On Friday 1 December, Somerset Council’s Public Health Team will be encouraging people across Somerset to ‘Claim their status’ by having an HIV test.

World AIDS Day is held on December 1 each year. It is a day of solidarity for people around the world who are affected by HIV.

Somerset has low numbers of people living with HIV.  However, there remains concern for people who are diagnosed late and have poorer health outcomes.  Early diagnosis and treatment is important for better long-term health outcomes.

The numbers for late diagnosis are higher in Somerset than in other areas in England, particularly amongst heterosexuals over 50.

Public Health in Somerset continue to work together with The Eddystone Trust and the Somerset Wide Integrated Sexual Health Service (SWISH) to provide a joined-up approach to support residents who are living with, at risk of, or affected by HIV.
This work has, for many years helped progress the HIV response.

Councillor Adam Dance, Lead Executive Member for Public Health, Equality and Diversity at Somerset Council said: 

There is still stigma and shame associated with HIV, and most of it is based on outdated and incorrect information. Modern treatments are really effective and where HIV is diagnosed early you can live a normal life on effective treatment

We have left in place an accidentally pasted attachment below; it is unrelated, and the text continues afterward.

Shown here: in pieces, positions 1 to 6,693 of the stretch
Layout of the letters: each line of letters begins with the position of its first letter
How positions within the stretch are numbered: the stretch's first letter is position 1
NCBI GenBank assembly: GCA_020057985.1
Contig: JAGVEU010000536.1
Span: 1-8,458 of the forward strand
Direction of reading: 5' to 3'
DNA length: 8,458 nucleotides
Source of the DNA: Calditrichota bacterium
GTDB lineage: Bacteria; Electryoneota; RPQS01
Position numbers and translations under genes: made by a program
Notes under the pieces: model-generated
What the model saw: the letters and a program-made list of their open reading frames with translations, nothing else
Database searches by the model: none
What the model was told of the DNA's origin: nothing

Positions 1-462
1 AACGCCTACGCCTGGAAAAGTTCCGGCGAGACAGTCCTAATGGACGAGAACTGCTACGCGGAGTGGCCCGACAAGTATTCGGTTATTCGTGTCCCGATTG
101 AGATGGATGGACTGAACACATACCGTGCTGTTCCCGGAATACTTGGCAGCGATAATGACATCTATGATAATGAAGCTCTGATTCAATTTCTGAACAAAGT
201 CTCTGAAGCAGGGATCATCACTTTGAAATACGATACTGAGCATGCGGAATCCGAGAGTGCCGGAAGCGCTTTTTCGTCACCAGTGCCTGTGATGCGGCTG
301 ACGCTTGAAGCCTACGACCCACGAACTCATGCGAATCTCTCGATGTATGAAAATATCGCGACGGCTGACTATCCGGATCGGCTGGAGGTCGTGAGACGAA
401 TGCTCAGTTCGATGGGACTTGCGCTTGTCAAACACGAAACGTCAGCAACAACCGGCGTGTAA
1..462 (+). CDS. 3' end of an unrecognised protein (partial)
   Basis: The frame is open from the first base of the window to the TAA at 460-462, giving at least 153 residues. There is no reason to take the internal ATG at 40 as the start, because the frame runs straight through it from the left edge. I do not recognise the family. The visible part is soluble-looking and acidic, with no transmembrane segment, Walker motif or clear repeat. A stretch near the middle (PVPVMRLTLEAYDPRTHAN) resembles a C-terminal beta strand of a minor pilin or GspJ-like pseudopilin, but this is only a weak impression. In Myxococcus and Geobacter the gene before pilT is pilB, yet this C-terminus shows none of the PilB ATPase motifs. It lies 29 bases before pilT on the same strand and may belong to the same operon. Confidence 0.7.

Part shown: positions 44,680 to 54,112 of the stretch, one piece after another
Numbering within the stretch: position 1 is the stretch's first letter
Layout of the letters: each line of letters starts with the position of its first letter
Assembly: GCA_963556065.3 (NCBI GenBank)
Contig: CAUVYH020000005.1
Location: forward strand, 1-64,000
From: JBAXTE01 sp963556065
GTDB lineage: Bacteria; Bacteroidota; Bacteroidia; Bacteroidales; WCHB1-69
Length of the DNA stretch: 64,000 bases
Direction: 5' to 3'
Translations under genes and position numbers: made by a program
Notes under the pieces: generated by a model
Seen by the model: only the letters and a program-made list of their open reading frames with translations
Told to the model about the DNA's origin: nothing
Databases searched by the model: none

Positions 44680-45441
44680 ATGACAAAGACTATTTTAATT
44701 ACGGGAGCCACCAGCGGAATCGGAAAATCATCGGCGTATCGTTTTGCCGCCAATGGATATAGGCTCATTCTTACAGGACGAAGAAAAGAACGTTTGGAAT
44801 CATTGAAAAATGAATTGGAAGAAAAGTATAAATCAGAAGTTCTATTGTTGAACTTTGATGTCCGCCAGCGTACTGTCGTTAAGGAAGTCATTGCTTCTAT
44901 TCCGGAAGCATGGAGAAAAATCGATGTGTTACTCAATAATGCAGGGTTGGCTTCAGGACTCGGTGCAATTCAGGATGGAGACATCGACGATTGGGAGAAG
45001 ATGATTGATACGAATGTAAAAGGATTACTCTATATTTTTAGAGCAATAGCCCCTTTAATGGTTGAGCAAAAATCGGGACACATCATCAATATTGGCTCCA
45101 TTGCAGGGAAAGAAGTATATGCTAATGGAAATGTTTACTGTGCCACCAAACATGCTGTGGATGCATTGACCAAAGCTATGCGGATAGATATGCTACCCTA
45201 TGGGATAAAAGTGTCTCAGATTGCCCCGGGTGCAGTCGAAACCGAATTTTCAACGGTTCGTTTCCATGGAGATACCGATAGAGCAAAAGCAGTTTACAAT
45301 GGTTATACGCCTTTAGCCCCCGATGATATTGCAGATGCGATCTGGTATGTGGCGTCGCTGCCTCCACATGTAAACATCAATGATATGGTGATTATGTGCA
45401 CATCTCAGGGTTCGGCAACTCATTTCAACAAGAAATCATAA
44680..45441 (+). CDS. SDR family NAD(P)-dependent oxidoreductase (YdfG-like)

It is extremely important to be tested and I would encourage people to use this World Aids Day to get an HIV test and know your HIV status.

By doing so, you ensure your sexual health is reviewed like you would do with other areas of your health, and if a positive result were detected you will improve your long-term health by starting highly effective treatment.

Remember to wear you red ribbon too, it’s a great way to raise awareness and show your support to anyone affected by HIV.

James Mead, Service Development Lead (Prevention) for The Eddystone Trust, added:

We continue to work on letting individuals and communities know about the advances in HIV treatment and work to ensure that HIV testing is accessible to as many people as possible.

We work with people and communities to explain that living with HIV and being on effective treatment means that you cannot pass HIV to another sexual partner as those with an undetectable viral load mean it is un-transmittable (U=U).

Another advancement in the fight against HIV is a drug called PrEP which can prevent you becoming HIV positive. For more information on this, or to order your free HIV test, which can be done in the comfort of your own home, visit: www.swishservices.co.uk or www.eddystone.org.uk.

Information on the national World AIDS day campaign can be found at Home – World AIDS Day.

World Aids Day red ribbon logo

About this article

December 5, 2023

Debbie Rundle

Press Release

Public Health